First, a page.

After making what we call the Louisiana Purchase, Thomas Jefferson wanted to survey the land the United States just bought from France. The land, all 828,000 square miles or 530,000,000 acres doubled the size of the United States.
Remember, in 1803, the westernmost states were Kentucky and Tennessee. Ohio had just joined the Union on May 1st, 1803. While our territory granted by the British in the 1783 Treaty of Paris gave us all the British territory south of Canada, north of Florida and east of the Mississippi, much of this land wasn’t explored, much less mapped and surveyed. Indiana, Illinois, Michigan, Minnesota, and others wouldn’t join until after the War of 1812.
Captain Meriwether Lewis and Lieutenant William Clark led what was dubbed the Corps of Discovery. Task 1 was to find a practical route by river to the Pacific Ocean. Task 2 was to establish a U.S. presence in the region on which U.S. could base its claims to the land sold to them by the French.
Understand when Lewis and Clark left St. Louis on May 14th, 1804, precious little was known about the land, its climate, and its residents. Lewis’s command consisted of 40 men who were about to venture into an unknown world. Today, the trip would be considered “high risk.”
Lewis did, however, bring what every man would insist on having and that is a dog. He paid $20 for a Newfoundland he named Seaman. He was a little over a year old when acquired and when fully grown weighed about 160 lbs.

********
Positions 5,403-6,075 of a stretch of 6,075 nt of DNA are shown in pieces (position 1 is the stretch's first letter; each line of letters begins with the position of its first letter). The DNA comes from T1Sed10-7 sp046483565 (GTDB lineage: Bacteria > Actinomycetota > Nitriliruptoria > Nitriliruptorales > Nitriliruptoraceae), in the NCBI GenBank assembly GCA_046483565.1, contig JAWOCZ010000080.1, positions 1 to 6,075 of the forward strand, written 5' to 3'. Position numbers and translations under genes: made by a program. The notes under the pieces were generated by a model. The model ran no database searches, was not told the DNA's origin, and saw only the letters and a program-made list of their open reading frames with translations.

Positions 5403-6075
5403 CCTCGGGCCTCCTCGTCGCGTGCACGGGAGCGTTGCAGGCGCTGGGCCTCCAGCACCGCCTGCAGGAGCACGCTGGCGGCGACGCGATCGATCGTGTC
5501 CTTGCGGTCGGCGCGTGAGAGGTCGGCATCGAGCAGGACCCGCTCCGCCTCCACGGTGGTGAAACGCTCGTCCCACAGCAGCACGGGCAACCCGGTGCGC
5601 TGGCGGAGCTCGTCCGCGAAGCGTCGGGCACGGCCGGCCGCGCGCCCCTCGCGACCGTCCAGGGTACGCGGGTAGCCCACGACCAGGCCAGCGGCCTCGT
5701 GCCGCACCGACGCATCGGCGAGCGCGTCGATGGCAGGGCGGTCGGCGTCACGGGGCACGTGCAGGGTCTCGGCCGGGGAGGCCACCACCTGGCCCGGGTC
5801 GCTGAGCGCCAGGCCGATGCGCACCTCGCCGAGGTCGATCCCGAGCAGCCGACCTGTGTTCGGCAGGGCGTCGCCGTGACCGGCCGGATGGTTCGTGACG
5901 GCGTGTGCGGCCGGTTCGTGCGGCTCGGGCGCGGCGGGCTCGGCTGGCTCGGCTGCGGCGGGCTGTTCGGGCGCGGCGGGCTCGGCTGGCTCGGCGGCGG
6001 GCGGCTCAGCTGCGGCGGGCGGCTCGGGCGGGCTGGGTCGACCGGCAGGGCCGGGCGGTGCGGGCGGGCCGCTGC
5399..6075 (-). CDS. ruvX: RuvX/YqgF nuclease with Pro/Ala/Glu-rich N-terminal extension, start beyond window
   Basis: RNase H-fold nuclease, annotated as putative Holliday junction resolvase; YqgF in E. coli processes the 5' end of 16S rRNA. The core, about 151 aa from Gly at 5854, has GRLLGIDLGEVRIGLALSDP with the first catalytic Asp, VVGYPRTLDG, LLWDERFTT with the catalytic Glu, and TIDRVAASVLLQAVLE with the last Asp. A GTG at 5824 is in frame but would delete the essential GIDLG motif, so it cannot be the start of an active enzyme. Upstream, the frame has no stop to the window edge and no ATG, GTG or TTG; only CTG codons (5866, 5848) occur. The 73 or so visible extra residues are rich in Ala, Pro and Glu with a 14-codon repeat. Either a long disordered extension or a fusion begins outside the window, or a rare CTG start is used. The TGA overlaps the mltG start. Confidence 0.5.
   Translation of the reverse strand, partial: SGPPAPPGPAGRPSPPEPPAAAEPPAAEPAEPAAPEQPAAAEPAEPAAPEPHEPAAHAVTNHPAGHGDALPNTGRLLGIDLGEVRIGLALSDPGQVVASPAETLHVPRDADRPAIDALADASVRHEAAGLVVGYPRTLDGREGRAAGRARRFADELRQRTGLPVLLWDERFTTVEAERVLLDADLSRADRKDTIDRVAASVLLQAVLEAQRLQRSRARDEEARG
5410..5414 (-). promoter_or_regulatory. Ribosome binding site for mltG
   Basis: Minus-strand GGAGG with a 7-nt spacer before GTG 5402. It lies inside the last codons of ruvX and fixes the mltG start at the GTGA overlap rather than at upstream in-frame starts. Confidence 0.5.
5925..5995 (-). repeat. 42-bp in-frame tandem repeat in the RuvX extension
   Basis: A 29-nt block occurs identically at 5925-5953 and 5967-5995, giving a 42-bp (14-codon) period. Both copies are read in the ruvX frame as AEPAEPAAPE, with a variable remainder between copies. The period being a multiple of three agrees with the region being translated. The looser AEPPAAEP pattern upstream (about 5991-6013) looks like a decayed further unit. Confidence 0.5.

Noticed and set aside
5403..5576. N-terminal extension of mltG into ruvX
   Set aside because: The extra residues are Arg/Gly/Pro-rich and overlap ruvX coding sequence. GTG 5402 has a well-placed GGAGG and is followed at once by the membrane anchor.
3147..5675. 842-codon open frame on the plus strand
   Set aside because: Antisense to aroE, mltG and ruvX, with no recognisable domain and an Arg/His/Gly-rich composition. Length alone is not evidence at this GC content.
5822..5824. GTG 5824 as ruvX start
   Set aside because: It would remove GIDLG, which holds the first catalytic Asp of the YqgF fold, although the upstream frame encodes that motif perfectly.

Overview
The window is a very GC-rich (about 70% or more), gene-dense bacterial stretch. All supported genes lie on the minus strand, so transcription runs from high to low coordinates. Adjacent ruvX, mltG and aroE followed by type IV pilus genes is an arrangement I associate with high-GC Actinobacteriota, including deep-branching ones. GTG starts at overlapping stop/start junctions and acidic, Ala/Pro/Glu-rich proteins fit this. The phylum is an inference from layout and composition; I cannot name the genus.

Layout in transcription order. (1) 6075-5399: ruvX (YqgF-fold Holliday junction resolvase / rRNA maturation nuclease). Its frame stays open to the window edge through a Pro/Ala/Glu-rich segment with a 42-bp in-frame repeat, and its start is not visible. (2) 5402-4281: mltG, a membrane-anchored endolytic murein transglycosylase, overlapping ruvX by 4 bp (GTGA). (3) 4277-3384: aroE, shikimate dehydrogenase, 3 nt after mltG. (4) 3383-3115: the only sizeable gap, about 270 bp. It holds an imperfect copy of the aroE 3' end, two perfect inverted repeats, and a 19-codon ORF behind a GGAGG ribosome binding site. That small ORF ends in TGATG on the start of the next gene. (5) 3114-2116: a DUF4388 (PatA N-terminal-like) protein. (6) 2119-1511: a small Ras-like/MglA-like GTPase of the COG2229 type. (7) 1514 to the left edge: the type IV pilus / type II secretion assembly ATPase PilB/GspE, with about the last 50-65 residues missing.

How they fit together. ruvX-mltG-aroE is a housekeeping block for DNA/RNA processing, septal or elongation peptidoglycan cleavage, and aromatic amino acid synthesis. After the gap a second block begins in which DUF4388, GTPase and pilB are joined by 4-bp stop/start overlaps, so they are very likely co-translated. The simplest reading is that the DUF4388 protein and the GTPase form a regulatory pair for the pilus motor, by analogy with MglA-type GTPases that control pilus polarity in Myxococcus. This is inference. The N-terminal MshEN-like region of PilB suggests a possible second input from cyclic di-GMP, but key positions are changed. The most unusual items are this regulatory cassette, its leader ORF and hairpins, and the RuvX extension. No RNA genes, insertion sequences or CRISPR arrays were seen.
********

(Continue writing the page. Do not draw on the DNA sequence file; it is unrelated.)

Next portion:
Clark picked him since the breed were known to be good swimmers and retrievers. Throughout the trip, Seaman did just that and more.
At night, Seaman guarded their camp from intruders, man, or beast. On one occasion, he herded curious buffalo away from their food supply. Clark wrote in his journal on June 28th, 1804, “The bears come close around our camp at night but have never yet ventured to attack us and our dog gives us timely notice of their visits. He constantly keeps patrolling all night.”
The Native Americans had never seen such a large dog and several times, chiefs, offered to buy Seaman. Lewis politely, but firmly refused. On April 11th, 1806, on the return to St. Louis, Seaman was stolen by a local Indian tribe and Clark sent three men to retrieve him, by force if necessary. When the Native Americans realized they were being chased, released Seaman.
Unfortunately, Meriwether Lewis committed suicide on October 11th, 1809. At the time, he was deeply in debt, partly because the U.S. government didn’t pay the drafts he had written while governor of the Upper Louisiana Territory.
Seaman howled and pawed at the earth when Clark was buried. Observers said the Seaman’s grief was so strong, he stopped eating and later died.
For a time, Seaman’s collar was exhibited in a museum in Alexandria, VA. Under it was the inscription, “The greatest traveler of my species. My name is Seaman, the dog of Captain Meriwether Lewis whom I accompanied to the Pacific Ocean through the interior of the continent of North America.”
Unfortunately, a fire in 1871 destroyed the museum and with it, Seaman’s collar. Lewis’s journal and other documents enable us to remember Seaman and his contribution to the successful conclusion of an epic journey. Seaman was proof that dogs are man’s best friend.
Picture of the statute of Lewis, Clark, and Seaman in a park in St. Charles, Missouri courtesy of National Oceanic and Atmospheric Administration (NOAA).